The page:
Welcome to my new feature–Monthly Minis–where I feature MG and YA books that I read during the past month but didn’t quite have room to write a full post about each. Mini reviews are only a paragraph each and include a star rating. This feature is inspired by several features on other blogs.
July is the first month of Monthly Minis and I have to say, I had a lot of fun putting these together! Ready? Okay. Here we go.
Mini #1: Cinder by Marissa Meyer
Humans and androids crowd the raucous streets of New Beijing. A deadly plague ravages the population. From space, a ruthless lunar people watch, waiting to make their move. No one knows that Earth’s fate hinges on one girl.
Cinder, a gifted mechanic, is a cyborg. She’s a second-class citizen with a mysterious past, reviled by her stepmother and blamed for her stepsister’s illness. But when her life becomes intertwined with the handsome Prince Kai’s, she suddenly finds herself at the center of an intergalactic struggle, and a forbidden attraction. Caught between duty and freedom, loyalty and betrayal, she must uncover secrets about her past in order to protect her world’s future
My Rating: 5 stars!
I started hearing a lot about this series right around the time that Cress (the third book) came out. Although Sci-Fi isn’t really my thing, Cinder sounded so unique that I had to try it! I’m so glad I did, even though I struggled to get into it at the start. Fairytale retellings are one of my favorite things in novels and one of the things I loved about Cinder was the way it is clearly still the classic Cinderella tale but at the same time, completely and entirely Marissa Meyer’s story.
The heroine, Cinder, is a cyborg. Again, not my thing, but I fell in love with the world-building. The Lunar queen, Levana, has proposed a marriage alliance between herself and the earthen emperor, Kai, to prevent a war. The only problem? She *might* be planning on taking over the planet herself after the wedding. I had no problem believing the world-building in Cinder. I loved it, really! This definitely makes my favorites shelf.
If you enjoyed The Hybrid Chronicles or the Throne of Glass series, give this a try.
Mini #2: The Lucy Variations by Sara Zarr
Lucy Beck-Moreau once had a promising future as a concert pianist. The right people knew her name, her performances were booked months in advance, and her future seemed certain.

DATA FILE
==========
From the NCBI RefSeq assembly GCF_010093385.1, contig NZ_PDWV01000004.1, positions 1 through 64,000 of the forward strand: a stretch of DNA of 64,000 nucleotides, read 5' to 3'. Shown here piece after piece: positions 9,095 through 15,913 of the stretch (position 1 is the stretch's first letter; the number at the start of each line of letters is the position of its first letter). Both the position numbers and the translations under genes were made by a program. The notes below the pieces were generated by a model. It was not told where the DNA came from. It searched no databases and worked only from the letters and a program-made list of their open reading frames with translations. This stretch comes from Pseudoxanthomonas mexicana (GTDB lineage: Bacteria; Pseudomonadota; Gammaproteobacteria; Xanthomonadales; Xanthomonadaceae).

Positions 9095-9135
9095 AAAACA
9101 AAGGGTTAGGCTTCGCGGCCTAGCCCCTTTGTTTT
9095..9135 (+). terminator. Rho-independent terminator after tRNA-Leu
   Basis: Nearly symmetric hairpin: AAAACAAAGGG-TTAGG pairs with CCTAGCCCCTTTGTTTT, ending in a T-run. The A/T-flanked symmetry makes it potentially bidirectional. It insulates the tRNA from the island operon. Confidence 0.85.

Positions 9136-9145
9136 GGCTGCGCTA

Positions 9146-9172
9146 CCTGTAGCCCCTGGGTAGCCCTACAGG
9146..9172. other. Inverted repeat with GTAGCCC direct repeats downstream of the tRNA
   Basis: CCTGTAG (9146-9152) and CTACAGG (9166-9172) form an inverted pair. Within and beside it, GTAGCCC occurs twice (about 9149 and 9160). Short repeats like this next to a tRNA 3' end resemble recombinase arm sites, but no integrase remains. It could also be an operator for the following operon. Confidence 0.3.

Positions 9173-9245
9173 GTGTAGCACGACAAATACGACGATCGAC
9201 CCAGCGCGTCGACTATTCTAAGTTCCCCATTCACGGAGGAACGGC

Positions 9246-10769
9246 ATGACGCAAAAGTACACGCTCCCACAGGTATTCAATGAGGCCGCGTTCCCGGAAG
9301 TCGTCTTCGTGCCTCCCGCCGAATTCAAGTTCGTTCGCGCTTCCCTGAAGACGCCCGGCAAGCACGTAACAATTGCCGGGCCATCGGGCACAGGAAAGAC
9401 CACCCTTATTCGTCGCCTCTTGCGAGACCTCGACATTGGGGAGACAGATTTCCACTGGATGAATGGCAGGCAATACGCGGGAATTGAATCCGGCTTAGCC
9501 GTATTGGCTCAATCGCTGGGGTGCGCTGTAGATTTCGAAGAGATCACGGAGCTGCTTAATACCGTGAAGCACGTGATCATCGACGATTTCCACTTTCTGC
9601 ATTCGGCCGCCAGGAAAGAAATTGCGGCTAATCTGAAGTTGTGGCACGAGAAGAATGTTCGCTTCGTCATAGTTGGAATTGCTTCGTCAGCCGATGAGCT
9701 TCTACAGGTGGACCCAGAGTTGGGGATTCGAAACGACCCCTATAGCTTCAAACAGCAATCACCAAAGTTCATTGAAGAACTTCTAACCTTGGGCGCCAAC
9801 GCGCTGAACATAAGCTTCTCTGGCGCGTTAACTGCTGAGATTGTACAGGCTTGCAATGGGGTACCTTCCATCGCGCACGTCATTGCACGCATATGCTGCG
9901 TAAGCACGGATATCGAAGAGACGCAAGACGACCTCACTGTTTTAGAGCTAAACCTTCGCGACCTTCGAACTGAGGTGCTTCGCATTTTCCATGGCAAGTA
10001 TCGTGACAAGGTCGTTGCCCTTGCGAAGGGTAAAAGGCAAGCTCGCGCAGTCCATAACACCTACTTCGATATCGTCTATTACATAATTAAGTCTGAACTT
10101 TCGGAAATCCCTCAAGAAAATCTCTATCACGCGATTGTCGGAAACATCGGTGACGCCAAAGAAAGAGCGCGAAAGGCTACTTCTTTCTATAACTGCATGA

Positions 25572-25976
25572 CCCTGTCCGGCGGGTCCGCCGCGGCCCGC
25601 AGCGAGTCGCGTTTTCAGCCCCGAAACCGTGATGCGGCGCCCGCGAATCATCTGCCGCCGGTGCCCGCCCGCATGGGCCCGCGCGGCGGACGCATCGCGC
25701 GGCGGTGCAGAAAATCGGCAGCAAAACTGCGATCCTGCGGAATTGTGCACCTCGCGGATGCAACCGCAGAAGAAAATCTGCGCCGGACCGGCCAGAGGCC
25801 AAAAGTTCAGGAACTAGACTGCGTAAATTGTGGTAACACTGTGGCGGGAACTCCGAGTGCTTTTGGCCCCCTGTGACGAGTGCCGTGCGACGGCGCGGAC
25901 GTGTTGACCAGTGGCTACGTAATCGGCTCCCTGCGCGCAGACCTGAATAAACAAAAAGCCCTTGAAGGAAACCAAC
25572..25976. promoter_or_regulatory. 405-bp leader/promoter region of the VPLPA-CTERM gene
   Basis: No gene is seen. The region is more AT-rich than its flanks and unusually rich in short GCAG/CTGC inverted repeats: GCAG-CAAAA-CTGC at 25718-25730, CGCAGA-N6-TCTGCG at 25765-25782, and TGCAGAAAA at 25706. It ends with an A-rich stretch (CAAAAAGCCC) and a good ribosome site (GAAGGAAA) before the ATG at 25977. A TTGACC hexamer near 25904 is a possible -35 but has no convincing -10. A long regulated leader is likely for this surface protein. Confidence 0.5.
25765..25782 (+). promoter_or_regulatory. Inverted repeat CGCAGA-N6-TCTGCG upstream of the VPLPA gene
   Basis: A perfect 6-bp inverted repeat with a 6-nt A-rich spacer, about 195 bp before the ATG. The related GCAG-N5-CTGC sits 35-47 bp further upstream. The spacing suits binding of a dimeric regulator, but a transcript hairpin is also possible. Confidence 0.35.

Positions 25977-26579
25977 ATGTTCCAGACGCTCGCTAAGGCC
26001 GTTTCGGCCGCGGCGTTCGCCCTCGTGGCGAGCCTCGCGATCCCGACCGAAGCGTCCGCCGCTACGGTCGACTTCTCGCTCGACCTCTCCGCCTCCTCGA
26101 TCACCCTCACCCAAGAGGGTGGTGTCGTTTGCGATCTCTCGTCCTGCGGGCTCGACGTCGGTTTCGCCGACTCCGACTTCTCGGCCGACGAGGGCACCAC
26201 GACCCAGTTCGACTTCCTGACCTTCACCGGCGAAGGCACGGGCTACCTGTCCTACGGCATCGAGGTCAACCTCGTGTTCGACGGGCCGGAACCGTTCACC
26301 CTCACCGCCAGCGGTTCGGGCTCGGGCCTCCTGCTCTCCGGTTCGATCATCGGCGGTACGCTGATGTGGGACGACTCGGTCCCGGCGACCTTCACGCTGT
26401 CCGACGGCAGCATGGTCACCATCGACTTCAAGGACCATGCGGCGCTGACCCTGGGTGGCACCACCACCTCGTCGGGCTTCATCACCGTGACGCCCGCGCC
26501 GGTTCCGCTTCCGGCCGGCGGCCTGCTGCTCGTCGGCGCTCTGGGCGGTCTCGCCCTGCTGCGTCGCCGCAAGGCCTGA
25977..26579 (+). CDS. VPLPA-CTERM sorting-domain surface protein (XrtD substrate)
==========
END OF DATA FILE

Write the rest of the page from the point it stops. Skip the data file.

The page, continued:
That was all before she turned fourteen.
Now, at sixteen, it’s over. A death, and a betrayal, led her to walk away. That leaves her talented ten-year-old brother, Gus, to shoulder the full weight of the Beck-Moreau family expectations. Then Gus gets a new piano teacher who is young, kind, and interested in helping Lucy rekindle her love of piano — on her own terms. But when you’re used to performing for sold-out audiences and world-famous critics, can you ever learn to play just for yourself?
My Rating: 2 stars
I was really excited for this book but I felt quite let down by the end. I couldn’t connect with the main character, Lucy. She constantly complained about her situation and lack of sympathy from her family, even though she was the one causing the problems to begin with.
The romance also got on my nerves. Lucy has a crush on her married piano teacher, Will. Besides the fact that Will is married, I found him really creepy. Overall, I couldn’t enjoy this book but if you have read it, I would love to know!
Mini #3: The Summer I Saved The World In 65 Days
It’s summertime, and thirteen-year-old Nina Ross is feeling kind of lost. Her beloved grandma died last year; her parents work all the time; her brother’s busy; and her best friend is into clothes, makeup, and boys. While Nina doesn’t know what “her thing” is yet, it’s definitely not shopping and makeup. And it’s not boys, either. Though . . . has Eli, the boy next door, always been so cute?
This summer, Nina decides to change things. She hatches a plan. There are sixty-five days of summer. Every day, she’ll anonymously do one small but remarkable good thing for someone in her neighborhood, and find out: does doing good actually make a difference? Along the way, she discovers that her neighborhood, and her family, are full of surprises and secrets.
In this bighearted, sweetly romantic novel, things may not turn out exactly as Nina expects. They might be better.
My Rating: 4 stars
This was a fabulous fluffy contemporary read. Everything about it was really adorable-from the romance to the quirky neighbours and interesting characters.
The main character, Nina, is a pretty normal kid who decides that she wants to do 65 little good deeds in summer, one for each day. I liked the message behind this book that one good deed can make someone’s day. Definitely one to recommend, particularly for readers of Karen Harrington and Frances O’Rourke Dowell.